Curated by the National Taiwan Museum, the "Tattoo COLOR, Tattoo HONOR" exhibition is scheduled to run from July 16 through Oct. 27 at the Museum Siam of Thailand to showcase the facial and body tattoos of the Taiwanese indigenous Atayal and Paiwan tribes.
The displays include rare photos of hand tattoos belonging to indigenous elders, videos of oral interviews with tattooed indigenous individuals, tattooing tools, tattoo patterns, and wooden carvings of tattooed figures, reflecting the evolution of this precious cultural heritage. Among them is an exceptional photo of a Paiwan tattoo artist taken in the early 1900s.
NTM Director Hung Shih-yu (洪世佑) stressed that this exposition hopes to tells of how Taiwanese indigenous tribes began retracing their tattooing traditions. For them, body and facial tattoos represent pride and honor, inspiring the museum to work with tribal history scholars from the Atayal in northern Taiwan and the Paiwan in southern Taiwan to gather oral history and documentation for the Thai exhibition.
He added that "Tattoo COLOR, Tattoo HONOR" is held with the aim of inspiring all tribes across Taiwan to better understand, respect, and tolerate each other's respective cultural differences while helping Thai exhibition-goers learn more about the rich tattooing culture of Taiwan's indigenous peoples.
Angusan Palivulj (陳文山), a Paiwan clansman who is also the chief of Nanhe village of Pingtung County's Laiyi Township in southern Taiwan, pointed out that for his tribe, which has no written linguistic system, tattoos represent not just pride but also a symbol of social status.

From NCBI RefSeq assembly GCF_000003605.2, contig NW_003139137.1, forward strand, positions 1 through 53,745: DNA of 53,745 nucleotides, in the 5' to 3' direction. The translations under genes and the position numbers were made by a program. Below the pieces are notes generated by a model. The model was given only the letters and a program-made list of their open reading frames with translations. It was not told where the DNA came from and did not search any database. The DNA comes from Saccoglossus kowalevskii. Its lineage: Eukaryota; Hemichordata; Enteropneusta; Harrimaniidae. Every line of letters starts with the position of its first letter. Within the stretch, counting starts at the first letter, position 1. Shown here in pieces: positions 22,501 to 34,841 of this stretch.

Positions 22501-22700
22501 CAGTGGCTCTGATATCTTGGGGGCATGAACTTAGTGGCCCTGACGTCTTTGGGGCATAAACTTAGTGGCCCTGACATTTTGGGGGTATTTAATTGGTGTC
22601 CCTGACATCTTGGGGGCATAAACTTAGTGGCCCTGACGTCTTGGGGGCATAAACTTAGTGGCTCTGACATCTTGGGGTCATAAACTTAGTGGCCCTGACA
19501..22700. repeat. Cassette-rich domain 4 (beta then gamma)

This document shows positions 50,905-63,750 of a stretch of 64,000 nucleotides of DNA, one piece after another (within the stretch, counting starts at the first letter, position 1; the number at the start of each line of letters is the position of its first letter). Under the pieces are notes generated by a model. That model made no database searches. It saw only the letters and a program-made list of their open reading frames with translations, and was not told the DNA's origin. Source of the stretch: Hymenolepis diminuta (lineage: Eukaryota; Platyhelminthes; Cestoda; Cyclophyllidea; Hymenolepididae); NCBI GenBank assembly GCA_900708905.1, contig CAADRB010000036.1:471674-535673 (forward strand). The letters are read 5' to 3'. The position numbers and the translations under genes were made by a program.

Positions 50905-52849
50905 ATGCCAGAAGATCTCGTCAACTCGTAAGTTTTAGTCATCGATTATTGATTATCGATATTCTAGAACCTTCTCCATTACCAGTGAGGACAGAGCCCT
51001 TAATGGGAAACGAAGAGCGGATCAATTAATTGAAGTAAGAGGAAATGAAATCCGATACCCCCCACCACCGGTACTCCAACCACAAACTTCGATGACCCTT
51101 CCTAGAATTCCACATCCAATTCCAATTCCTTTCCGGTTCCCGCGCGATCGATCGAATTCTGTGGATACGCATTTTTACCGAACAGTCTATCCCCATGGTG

He said although Laiyi has the largest number of elders with tattooed hands of all townships in Taiwan, this tradition is increasingly dying out in his township along with the elders. The erosion of heritage has awakened his tribe to the importance of preserving their customs, inspiring even more young members to put tattoos on their hands.
Baunay Watan (弗奈˙瓦旦), an Atayal cultural scholar who founded the Atayal's Lihang Workshop, pointed out that facial tattoos represent the tribe's perception of life, moral values, and the cosmos, as the tribal men were qualified to have their faces tattooed only when they acted bravely on the battlefields and in hunting, or after beheading their enemies. For women, they had to be highly capable in the art of weaving.
A legend prevailing in his tribe is that only those with facial tattoos can cross a legendary rainbow bridge in the afterlife and be recognized by their ancestors. However, he is also worried that the facial tattooing tradition would fade into history when all the elders pass away.
"Tattoo COLOR, Tattoo HONOR" is the second NTM-organized exhibition in Southeast Asia in recent years following "Pulsation-Biodiversity of Vietnam˙ Taiwan Photography" hosted by the Hanoi Museum in Vietnam in 2017.
‘Tattoo COLOR, Tattoo HONOR’
Date: July 16 – Oct. 27, 2019
Venue: Museum Siam
Address: 4 Sanam Chai Rd., Phra Nakhon, Bangkok 10200